The U.S. Supreme Court will not review a settlement dispute in a consumer class action suit against a fitness company, it said in a Tuesday order, putting to bed claims that a Sixth Circuit decision opened the door for collusion between class counsel and defendants.

Expert Analysis

  • Opinion

    Calif. Court Gets Automatic Funding Disclosure Right

    Matthew D. Harrison

    Detractors of litigation funding have strained to characterize a recent decision from a California federal court as significant headway in their crusade against the litigation funding industry. However, in truth, this is a victory for both the industry and those in need of capital to bring meritorious claims against wrongdoers in an often prohibitively expensive legal system, say Matthew Harrison and Priya G. Pai of Bentham IMF.

  • Celeb Endorsement Contracts May Change In The Trump Era

    Matthew Y. Kane

    When Under Armour’s CEO recently called President Donald Trump “a real asset for the country,” several Under Armour celebrity spokespersons voiced their disapproval. In the age of Trump, advertisers should re-evaluate what kind of behavior they're willing to tolerate from their celebrity endorsers, say Matthew Kane and Keri Bruce of Reed Smith LLP.

  • Texas' Secret Weapon To Keep Ex-Employees Honest

    Arthur V. Lambert

    Many employers believe expensive litigation is their only option when an employee defects to a competitor or takes off with proprietary company information. However, small- and mid-sized companies may be best suited to leverage Rule 202 of the Texas Rules of Civil Procedure because it allows them to investigate possible trade secret claims before filing a lawsuit, says Arthur Lambert of Fisher Phillips.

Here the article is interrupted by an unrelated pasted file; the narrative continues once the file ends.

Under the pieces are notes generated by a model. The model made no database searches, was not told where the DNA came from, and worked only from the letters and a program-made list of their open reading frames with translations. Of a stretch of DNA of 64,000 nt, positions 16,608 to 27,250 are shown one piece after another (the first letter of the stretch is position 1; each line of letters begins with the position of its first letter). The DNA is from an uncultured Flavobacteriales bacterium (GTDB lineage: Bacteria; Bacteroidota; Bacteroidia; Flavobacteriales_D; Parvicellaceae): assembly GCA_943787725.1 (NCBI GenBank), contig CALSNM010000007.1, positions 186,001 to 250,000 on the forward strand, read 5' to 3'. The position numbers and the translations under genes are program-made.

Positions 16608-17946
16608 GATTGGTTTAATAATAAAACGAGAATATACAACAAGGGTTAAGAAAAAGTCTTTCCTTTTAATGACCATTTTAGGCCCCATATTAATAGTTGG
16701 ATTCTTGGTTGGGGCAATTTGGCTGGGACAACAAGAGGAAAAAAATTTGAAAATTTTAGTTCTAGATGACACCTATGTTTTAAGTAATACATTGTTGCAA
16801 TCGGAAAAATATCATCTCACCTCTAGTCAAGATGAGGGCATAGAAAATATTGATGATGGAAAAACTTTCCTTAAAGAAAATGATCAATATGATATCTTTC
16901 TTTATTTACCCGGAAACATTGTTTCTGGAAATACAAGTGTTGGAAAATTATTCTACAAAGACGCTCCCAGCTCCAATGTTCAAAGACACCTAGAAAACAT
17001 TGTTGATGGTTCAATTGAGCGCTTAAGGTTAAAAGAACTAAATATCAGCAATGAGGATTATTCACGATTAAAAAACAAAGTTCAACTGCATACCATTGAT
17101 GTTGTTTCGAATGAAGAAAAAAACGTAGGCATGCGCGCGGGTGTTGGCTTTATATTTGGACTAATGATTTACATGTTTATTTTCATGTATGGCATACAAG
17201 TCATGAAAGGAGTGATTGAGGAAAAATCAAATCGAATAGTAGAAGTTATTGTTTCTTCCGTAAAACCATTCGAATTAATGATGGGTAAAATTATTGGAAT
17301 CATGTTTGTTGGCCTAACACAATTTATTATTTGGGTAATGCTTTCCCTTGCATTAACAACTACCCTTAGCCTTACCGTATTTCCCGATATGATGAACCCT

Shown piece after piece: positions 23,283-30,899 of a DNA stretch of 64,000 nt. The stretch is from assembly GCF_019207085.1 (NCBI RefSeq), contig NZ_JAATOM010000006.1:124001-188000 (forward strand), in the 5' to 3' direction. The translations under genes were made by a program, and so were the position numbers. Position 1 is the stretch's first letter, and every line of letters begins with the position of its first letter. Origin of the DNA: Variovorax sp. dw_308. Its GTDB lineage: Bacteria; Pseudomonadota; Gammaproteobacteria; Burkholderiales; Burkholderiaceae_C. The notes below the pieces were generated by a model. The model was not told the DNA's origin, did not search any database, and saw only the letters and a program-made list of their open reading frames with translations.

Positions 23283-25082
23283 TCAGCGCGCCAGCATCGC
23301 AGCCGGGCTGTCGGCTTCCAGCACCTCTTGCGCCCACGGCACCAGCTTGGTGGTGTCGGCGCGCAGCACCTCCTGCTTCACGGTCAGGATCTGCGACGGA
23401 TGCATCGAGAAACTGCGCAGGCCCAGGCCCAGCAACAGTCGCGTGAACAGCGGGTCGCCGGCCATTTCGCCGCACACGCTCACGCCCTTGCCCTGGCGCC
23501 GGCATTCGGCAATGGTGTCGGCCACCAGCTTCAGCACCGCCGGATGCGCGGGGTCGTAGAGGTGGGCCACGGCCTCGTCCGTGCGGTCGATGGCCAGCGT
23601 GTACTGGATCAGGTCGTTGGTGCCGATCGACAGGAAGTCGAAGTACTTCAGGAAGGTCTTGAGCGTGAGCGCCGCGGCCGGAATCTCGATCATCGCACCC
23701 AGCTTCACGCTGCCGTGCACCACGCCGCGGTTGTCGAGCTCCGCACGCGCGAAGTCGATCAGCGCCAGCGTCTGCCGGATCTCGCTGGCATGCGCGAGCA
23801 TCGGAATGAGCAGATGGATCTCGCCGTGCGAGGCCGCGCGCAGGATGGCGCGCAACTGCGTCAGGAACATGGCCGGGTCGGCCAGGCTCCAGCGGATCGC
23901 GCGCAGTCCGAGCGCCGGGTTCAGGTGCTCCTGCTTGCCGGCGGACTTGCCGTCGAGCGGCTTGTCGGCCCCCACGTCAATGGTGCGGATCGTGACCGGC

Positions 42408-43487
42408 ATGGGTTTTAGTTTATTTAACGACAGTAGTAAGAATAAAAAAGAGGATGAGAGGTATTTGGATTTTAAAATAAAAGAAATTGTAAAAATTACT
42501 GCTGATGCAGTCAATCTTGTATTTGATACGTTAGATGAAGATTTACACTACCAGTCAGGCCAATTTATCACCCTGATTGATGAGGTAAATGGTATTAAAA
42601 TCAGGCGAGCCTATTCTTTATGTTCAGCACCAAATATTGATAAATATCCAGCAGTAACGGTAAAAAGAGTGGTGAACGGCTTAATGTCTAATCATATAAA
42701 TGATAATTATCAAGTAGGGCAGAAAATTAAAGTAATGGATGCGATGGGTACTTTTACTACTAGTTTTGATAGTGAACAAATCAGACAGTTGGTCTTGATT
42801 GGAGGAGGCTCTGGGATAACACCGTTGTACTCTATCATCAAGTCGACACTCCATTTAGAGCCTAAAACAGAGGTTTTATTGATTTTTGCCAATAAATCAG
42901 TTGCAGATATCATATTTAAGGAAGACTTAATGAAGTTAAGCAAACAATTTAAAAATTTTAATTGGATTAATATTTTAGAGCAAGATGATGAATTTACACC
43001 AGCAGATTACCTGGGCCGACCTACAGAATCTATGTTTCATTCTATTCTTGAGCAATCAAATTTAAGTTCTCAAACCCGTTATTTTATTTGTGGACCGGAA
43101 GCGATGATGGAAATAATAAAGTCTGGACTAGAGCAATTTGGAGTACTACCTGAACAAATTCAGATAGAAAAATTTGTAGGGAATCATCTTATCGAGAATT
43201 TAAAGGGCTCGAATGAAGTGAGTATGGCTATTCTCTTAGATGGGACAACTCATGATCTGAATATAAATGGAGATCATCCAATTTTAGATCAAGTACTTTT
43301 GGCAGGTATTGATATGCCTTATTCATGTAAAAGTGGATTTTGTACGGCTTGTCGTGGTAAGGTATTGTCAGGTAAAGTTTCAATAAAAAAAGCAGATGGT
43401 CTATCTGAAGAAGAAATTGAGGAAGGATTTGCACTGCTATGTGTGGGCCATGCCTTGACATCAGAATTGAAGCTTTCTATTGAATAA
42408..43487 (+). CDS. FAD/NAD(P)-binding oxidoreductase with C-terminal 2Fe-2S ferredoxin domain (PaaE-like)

• When Personal Jurisdiction And Alter Ego Collide

    Beth Rose

    The increasing number of foreign entities with U.S.-based wholly owned subsidiaries virtually guarantees that issues of personal jurisdiction are not going away anytime soon. When a party seeks to support its jurisdictional argument against a foreign entity on grounds that the U.S. subsidiary is the alter ego of its parent, it presents a new wrinkle to an already complicated issue, says Beth Rose of Sills Cummis & Gross PC.

  • In Retrospect

    Relearning The Lessons Of Korematsu's Case

    Randy Maniloff